- Contrast enema: A GI contrast study can reveal a diagnosis of intussusception as the contrast media fails to adequately pass through the obstruction. In some cases it may also be therapeutic as the introduction of contrast media into the bowel may reverse the bowel invagination. This method is contraindicated if there is evidence of peritonitis or perforation.
If there are any signs of shock or dehydration adequate fluid resuscitation should be given immediately. Nasogastric tube insertion may also help decompress the obstructed bowel. Subsequent management involves either nonoperative or surgical reduction. In approximately 5% of cases spontaneous reduction may also occur.
This involves the use of an air or contrast enema to reduce the intussuscepted bowel. This intervention is usually performed by the radiologist or paediatric surgeon at the time of diagnosis with USS. Evidence of peroration, peritonitis or uncorrected shock on examination are contraindications for this intervention (3,6). Liquid enemas can also be used but are considered less safe, take longer to perform and the outcomes are technique dependent (6). It should be noted that in those children in which a pathological lead point is suspected, therapeutic enema is less likely to be successful and may be contraindicated.
Should a child have any contraindications to enema use or enema intervention is unsuccessful, surgery is required to manually reduce the intussusception (3,6). This is usually straightforward but if there are any areas of necrotic bowel wall then resection of these areas is required. It is also prudent to try and identify any lead point in the bowel wall.
If left untreated three main complications can occur
Intussuception is one of most common causes of bowel obstruction and therefore an important surgical emergency in young children (5,6)
As the intussuceptum moves further into the intusscipiens the bowel mesentery, and therefore the supplying blood vessels, become stretched and constricted. This leads to venous congestion and oedema within the bowel wall (2,3,8). If left untreated will cause bowel necrosis and perforation resulting in a septic child.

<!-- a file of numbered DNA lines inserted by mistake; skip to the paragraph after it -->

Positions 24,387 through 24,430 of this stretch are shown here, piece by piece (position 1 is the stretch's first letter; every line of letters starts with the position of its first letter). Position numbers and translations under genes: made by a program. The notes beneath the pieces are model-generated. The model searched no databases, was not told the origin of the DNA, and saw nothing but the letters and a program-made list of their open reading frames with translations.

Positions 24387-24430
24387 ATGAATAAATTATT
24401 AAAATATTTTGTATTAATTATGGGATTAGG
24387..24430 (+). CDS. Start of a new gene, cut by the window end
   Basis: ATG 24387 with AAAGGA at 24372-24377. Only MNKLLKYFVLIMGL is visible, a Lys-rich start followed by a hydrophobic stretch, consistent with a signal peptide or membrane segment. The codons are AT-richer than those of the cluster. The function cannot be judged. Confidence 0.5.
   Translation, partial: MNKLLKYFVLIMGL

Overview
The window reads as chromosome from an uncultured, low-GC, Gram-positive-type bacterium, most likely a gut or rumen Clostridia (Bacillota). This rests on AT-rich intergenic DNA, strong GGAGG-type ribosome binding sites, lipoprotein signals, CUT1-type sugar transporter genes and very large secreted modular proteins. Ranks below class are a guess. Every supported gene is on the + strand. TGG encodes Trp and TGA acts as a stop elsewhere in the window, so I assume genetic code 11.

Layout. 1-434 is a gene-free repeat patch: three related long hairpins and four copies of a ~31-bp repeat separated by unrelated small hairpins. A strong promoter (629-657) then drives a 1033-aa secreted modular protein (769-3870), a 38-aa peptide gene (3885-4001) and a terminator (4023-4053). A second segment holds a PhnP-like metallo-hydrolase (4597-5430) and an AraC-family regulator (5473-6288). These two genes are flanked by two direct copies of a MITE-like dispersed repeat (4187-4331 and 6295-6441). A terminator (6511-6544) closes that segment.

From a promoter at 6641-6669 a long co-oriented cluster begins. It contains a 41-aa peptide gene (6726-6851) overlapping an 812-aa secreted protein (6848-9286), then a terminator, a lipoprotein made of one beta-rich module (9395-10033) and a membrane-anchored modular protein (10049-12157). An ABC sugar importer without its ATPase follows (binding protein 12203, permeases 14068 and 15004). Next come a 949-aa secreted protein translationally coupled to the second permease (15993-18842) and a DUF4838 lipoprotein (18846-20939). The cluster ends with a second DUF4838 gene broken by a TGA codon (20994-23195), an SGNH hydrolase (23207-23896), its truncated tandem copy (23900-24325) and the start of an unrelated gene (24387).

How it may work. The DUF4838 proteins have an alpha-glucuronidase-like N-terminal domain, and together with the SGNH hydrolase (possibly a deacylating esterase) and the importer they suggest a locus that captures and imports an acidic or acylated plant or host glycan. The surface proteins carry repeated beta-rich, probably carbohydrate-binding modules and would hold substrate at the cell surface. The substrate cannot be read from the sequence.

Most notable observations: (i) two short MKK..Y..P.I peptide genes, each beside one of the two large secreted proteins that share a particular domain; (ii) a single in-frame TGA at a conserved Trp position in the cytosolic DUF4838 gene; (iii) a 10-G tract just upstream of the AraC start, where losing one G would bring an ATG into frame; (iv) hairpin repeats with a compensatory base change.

Bowel perforation is also an associated risk with air enema use (8).
Dehydration and shock
Fluid and bowel contents can collect within the intussusception which can rapidly lead to dehydration and hypovolemic shock (3).
With appropriate management recurrence rates within 24 hours are low (0.9-2.7%) (7). Mortality rates are <1% (5).
|1.||Charles, T., Penninga, L., Reurings, J.C. and Berry, M.C.J., 2015. Intussusception in children: a clinical review. Acta chirurgica Belgica, 115(5), pp.327-333.
|2.||Waseem, M. and Rosenberg, H.K., 2008. Intussusception. Pediatric emergency care, 24(11), pp.793-800.
|3.||Illustrated Textbook of paediatrics fourth edition Tom Lissauer, Graham clayden
|4.||Jiang, J., Jiang, B., Parashar, U., Nguyen, T., Bines, J. and Patel, M.M., 2013. Childhood intussusception: a literature review. PloS one, 8(7), p.e68482.
|5.||Stringer, M.D., Pablot, S.M. and Brereton, R.J., 1992. Paediatric intussusception. British journal of surgery, 79(9), pp.867-876.
|6.||Applegate, K.E., 2009. Intussusception in children: evidence-based diagnosis and treatment. Pediatric radiology, 39(2), pp.140-143.
|7.||Gray, M.P., Li, S.H., Hoffmann, R.G. and Gorelick, M.H., 2014. Recurrence rates after intussusception enema reduction: a meta-analysis. Pediatrics, pp.peds-2013.
|8.||Del-Pozo, G., Albillos, J.C., Tejedor, D., Calero, R., Rasero, M., de-la-Calle, U. and Lopez-Pacheco, U., 1999. Intussusception in children: current concepts in diagnosis and enema reduction. Radiographics, 19(2), pp.299-319.